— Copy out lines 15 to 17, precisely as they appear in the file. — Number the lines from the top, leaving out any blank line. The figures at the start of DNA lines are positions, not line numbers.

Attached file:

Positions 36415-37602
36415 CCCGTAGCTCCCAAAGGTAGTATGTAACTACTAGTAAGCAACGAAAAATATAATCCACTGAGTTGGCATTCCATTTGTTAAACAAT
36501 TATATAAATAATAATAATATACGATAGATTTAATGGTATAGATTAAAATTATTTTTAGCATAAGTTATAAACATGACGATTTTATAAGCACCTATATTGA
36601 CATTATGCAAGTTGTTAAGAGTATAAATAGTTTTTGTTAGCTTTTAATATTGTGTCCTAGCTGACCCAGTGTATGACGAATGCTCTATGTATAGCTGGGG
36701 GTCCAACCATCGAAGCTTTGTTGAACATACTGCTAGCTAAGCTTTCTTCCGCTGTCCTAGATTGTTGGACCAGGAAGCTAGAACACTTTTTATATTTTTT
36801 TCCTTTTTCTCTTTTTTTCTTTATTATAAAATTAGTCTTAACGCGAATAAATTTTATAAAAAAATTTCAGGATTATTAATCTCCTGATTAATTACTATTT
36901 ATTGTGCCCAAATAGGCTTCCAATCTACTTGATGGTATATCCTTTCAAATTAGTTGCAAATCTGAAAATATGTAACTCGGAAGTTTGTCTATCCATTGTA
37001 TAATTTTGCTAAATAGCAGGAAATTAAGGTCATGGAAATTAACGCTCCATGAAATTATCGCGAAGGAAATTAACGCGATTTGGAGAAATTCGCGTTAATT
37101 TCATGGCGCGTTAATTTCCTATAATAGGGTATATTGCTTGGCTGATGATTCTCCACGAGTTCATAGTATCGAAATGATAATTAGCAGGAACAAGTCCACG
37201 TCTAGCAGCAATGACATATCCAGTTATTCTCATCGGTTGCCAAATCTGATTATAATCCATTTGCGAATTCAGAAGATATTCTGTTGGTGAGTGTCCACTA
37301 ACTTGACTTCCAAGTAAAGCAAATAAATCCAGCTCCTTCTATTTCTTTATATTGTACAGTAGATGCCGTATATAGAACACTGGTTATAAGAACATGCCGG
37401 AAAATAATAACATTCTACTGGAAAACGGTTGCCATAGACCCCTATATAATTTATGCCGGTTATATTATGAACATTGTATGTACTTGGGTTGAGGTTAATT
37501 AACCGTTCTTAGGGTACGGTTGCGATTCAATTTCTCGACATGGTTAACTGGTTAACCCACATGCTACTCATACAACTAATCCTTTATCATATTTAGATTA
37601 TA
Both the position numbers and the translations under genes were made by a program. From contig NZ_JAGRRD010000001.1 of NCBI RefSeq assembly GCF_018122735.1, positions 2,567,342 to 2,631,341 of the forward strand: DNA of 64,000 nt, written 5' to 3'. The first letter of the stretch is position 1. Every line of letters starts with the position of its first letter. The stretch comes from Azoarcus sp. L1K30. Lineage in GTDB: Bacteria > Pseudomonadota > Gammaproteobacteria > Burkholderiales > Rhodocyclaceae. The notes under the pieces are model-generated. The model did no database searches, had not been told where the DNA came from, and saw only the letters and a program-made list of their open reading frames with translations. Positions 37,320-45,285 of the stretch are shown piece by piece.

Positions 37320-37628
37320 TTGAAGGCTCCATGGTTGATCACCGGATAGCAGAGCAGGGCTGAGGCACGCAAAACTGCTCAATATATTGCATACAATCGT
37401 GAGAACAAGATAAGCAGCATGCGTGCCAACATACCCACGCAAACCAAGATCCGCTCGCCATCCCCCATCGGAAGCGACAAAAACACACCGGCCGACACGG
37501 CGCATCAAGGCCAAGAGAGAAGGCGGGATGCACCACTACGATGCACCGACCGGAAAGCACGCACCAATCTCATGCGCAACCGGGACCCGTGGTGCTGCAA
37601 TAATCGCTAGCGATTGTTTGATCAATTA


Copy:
Both the position numbers and the translations under genes were made by a program. From contig NZ_JAGRRD010000001.1 of NCBI RefSeq assembly GCF_018122735.1, positions 2,567,342 to 2,631,341 of the forward strand: DNA of 64,000 nt, written 5' to 3'. The first letter of the stretch is position 1. Every line of letters starts with the position of its first letter. The stretch comes from Azoarcus sp. L1K30. Lineage in GTDB: Bacteria > Pseudomonadota > Gammaproteobacteria > Burkholderiales > Rhodocyclaceae. The notes under the pieces are model-generated. The model did no database searches, had not been told where the DNA came from, and saw only the letters and a program-made list of their open reading frames with translations. Positions 37,320-45,285 of the stretch are shown piece by piece.

Positions 37320-37628
37320 TTGAAGGCTCCATGGTTGATCACCGGATAGCAGAGCAGGGCTGAGGCACGCAAAACTGCTCAATATATTGCATACAATCGT